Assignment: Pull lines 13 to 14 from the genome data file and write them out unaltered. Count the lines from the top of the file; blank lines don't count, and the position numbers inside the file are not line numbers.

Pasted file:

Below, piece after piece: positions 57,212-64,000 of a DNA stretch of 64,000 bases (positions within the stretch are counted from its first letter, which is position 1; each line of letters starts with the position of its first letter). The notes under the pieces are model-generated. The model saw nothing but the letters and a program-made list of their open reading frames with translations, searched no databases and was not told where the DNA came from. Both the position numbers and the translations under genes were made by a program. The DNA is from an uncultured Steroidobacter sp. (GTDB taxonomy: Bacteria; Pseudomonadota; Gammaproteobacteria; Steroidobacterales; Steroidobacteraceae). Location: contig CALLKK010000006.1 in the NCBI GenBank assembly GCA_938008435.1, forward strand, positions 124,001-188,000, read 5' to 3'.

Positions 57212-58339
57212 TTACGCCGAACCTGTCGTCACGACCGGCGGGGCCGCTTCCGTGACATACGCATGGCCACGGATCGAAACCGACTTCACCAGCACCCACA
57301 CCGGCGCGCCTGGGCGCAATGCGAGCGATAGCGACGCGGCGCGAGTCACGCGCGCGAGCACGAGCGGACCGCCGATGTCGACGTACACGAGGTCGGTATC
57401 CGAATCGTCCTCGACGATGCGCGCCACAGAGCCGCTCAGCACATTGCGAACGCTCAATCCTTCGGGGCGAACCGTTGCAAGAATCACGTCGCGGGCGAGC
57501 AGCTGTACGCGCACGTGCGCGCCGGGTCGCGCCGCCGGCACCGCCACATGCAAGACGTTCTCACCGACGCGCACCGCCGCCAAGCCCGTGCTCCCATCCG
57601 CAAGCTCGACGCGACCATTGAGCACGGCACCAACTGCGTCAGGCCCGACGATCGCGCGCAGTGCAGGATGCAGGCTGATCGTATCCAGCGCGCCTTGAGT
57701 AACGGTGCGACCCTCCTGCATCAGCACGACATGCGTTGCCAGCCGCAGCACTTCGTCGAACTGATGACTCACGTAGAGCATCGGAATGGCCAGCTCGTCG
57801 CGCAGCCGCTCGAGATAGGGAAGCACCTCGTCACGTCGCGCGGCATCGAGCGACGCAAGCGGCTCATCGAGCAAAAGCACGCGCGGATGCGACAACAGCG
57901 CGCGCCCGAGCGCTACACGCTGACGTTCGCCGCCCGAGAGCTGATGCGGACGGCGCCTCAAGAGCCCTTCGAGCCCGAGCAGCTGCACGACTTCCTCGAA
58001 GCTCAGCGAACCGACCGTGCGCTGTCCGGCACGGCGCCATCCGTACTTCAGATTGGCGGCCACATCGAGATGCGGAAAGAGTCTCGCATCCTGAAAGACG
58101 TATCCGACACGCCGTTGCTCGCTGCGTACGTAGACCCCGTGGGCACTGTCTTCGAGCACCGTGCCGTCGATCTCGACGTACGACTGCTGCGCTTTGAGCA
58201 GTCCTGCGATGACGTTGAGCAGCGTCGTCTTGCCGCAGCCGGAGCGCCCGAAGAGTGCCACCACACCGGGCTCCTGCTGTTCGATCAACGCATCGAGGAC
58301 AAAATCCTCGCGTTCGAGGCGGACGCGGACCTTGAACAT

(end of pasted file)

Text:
58201 GTCCTGCGATGACGTTGAGCAGCGTCGTCTTGCCGCAGCCGGAGCGCCCGAAGAGTGCCACCACACCGGGCTCCTGCTGTTCGATCAACGCATCGAGGAC
58301 AAAATCCTCGCGTTCGAGGCGGACGCGGACCTTGAACAT